English at Sir Thomas Rich's
English is about learning to communicate your ideas in the most powerful way possible.
The English Department aims to inspire creativity, instil confidence and foster critical thinking in a safe, collaborative and friendly environment in which learners are valued and respected; they are able to speak fluently, read precisely and write effectively for a variety of purposes.
English lessons are enjoyable and interactive; learners are encouraged to share and rehearse their ideas and opinions, expressing themselves articulately and challenging the views of others to develop their own.
Learners are encouraged to read widely and with engagement, exploring layers of meaning and inferring subtleties of language with curiosity and insight. Learners who develop their skills through speaking, listening and reading will become confident writers who manipulate their reader in a variety of ways.
The English Department endeavours to nurture resilient, independent learners who think for themselves, have an opinion and take risks. Learners recognise the relevance and importance of English in developing communication skills and enriching their lives, preparing them for the wider world beyond school.
- Private Peaceful by Michael Morpurgo
- Treasure Island by Robert Louis Stevenson
- A Midsummer Night’s Dream by William Shakespeare
- The Woman in Black by Susan Hill
- Voices of Protest (non-fiction texts)
- The Tempest by William Shakespeare
- Of Mice and Men by John Steinbeck
- Romeo and Juliet by William Shakespeare
- The Hound of the Baskervilles by Arthur Conan Doyle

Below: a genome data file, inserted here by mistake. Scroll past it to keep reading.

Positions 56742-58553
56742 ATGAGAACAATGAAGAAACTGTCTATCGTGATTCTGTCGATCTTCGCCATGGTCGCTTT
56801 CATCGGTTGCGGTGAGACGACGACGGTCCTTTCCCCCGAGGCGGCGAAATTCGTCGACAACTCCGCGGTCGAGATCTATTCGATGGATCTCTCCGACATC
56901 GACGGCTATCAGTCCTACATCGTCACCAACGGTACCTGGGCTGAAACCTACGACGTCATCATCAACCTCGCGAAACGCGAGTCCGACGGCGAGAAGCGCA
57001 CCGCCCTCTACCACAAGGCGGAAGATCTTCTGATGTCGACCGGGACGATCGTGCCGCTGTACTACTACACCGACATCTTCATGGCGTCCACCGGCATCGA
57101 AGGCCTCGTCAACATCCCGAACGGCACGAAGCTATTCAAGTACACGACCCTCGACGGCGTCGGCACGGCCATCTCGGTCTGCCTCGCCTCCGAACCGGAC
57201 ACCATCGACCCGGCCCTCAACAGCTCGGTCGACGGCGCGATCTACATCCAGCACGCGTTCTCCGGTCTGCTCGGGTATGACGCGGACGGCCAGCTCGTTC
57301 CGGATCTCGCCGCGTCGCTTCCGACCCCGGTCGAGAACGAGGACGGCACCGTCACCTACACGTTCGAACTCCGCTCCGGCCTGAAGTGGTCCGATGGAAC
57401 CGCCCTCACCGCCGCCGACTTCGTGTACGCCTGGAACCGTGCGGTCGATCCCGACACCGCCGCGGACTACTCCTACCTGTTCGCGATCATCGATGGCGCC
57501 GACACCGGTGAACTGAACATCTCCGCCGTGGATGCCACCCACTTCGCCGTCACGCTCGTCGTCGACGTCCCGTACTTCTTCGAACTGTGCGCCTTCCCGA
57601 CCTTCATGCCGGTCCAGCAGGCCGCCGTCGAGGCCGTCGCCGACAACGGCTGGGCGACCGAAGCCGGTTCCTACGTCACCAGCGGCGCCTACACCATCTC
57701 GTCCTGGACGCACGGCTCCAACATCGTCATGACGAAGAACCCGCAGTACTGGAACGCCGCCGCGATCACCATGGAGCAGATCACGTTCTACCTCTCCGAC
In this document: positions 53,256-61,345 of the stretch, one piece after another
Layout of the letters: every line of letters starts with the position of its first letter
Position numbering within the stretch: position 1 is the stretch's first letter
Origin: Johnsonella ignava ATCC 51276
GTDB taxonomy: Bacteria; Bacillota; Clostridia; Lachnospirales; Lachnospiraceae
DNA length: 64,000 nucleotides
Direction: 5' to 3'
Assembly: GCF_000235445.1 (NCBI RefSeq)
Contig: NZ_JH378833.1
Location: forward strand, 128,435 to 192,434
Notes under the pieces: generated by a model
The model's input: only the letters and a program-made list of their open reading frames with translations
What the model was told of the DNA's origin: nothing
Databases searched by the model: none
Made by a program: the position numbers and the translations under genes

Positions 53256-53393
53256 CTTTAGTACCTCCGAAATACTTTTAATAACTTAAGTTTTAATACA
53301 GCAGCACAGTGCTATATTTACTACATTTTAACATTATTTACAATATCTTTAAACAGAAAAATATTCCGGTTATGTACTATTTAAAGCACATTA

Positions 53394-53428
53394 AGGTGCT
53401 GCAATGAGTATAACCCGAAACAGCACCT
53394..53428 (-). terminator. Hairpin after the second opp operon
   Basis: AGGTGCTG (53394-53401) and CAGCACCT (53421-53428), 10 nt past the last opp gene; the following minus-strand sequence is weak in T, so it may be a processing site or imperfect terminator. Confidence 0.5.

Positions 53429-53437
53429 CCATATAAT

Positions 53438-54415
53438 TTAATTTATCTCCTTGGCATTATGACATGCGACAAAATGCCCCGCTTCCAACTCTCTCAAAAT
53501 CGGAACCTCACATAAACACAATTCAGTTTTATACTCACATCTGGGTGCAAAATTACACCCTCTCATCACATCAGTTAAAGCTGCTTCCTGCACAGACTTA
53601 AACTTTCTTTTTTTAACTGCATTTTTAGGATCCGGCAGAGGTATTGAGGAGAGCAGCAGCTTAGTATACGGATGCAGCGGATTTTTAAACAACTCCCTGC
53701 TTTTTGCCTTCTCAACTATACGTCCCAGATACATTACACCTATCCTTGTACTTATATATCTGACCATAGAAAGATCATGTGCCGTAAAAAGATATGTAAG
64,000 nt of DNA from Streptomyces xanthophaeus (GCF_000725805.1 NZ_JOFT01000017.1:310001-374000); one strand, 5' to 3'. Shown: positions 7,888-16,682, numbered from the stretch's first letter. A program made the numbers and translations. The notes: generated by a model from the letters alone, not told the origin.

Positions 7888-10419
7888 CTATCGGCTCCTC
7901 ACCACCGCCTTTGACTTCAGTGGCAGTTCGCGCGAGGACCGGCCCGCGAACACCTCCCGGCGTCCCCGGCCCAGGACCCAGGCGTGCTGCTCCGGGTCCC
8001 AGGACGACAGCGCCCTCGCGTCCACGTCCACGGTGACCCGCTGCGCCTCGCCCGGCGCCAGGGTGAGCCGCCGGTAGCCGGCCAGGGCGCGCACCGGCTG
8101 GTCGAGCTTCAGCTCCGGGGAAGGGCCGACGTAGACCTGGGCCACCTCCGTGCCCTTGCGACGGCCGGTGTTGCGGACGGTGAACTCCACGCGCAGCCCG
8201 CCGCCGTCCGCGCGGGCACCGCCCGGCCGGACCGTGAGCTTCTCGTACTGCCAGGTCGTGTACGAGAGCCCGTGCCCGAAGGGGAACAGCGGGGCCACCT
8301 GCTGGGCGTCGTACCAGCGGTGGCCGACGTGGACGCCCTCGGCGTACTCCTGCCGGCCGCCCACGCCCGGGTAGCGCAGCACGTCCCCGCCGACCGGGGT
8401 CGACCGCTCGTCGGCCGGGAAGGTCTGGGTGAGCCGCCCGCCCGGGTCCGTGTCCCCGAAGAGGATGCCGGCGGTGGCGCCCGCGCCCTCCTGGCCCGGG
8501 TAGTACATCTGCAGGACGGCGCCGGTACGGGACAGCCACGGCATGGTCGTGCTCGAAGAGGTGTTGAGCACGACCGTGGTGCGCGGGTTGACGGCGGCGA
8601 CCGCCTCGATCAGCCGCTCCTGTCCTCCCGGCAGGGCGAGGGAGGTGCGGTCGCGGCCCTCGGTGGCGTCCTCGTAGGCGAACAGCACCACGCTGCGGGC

In studying English, pupils develop skills in speaking, listening, reading and writing that they will need to participate in society and employment. Pupils learn to express themselves creatively and imaginatively and to communicate with others confidently and effectively.
- Animal Farm by George Orwell
- English Language Paper Two (non-fiction) – reading and writing skills
- English Language Paper One (fiction) – reading and writing skills
- AQA Poetry: Love and Relationships Anthology (Cluster One) – family poems
- Aspects of Narrative (creative writing)
- The Strange Case of Dr Jekyll and Mr Hyde by Robert Louis Stevenson
- Macbeth by William Shakespeare
- AQA Poetry: Love and Relationships Anthology (Cluster One) – romance poems
- English Language Paper One (fiction) skills
- English Language Paper Two (non-fiction) skills
- A Streetcar Named Desire by Tennessee Williams
- Prose text study (Women and Society)
- Post-2000 Poetry (Poems of the Decade)
- Shakespeare drama text (Twelfth Night)
- Poetry (Chaucer’s The Wife of Bath’s Prologue and Tale; Romantic Poets)
- Coursework (comparison of two independently selected texts)
A fun and interesting subject that can be used throughout all subjects. I have loved the class discussions and have learnt many new skills.
It’s great to be taught by teachers who genuinely feel passionate about their subject.
A truly challenging but rewarding subject.
The Shakespeare Society – offers all Sixth Form students the opportunity to attend performances at the Royal Shakespeare Theatre in Stratford-upon-Avon. Six trips are usually organised each year.
Visits to other theatres and literary festivals are arranged throughout the year. Recent trips have included: William Blake’s exhibition at Tate Britain, Keats’ house in London and trips to see theatrical adaptations of The Hound of the Baskervilles and A Christmas Carol.
- Poetry By Heart – an annual competition where every Year 7 pupil learns to memorise poetry. Pupils learn two poems (one pre-1914, one post-1914) and recite from memory in their form groups. Five winners go forward to a grand finale.
- House Creative Writing – an annual competition separated into Senior and Junior categories in which pupils submit written work on a chosen theme.
- House Public Speaking – an annual competition separated into Senior and Junior categories in which pupils compete for best public speaker on a topic of their choice.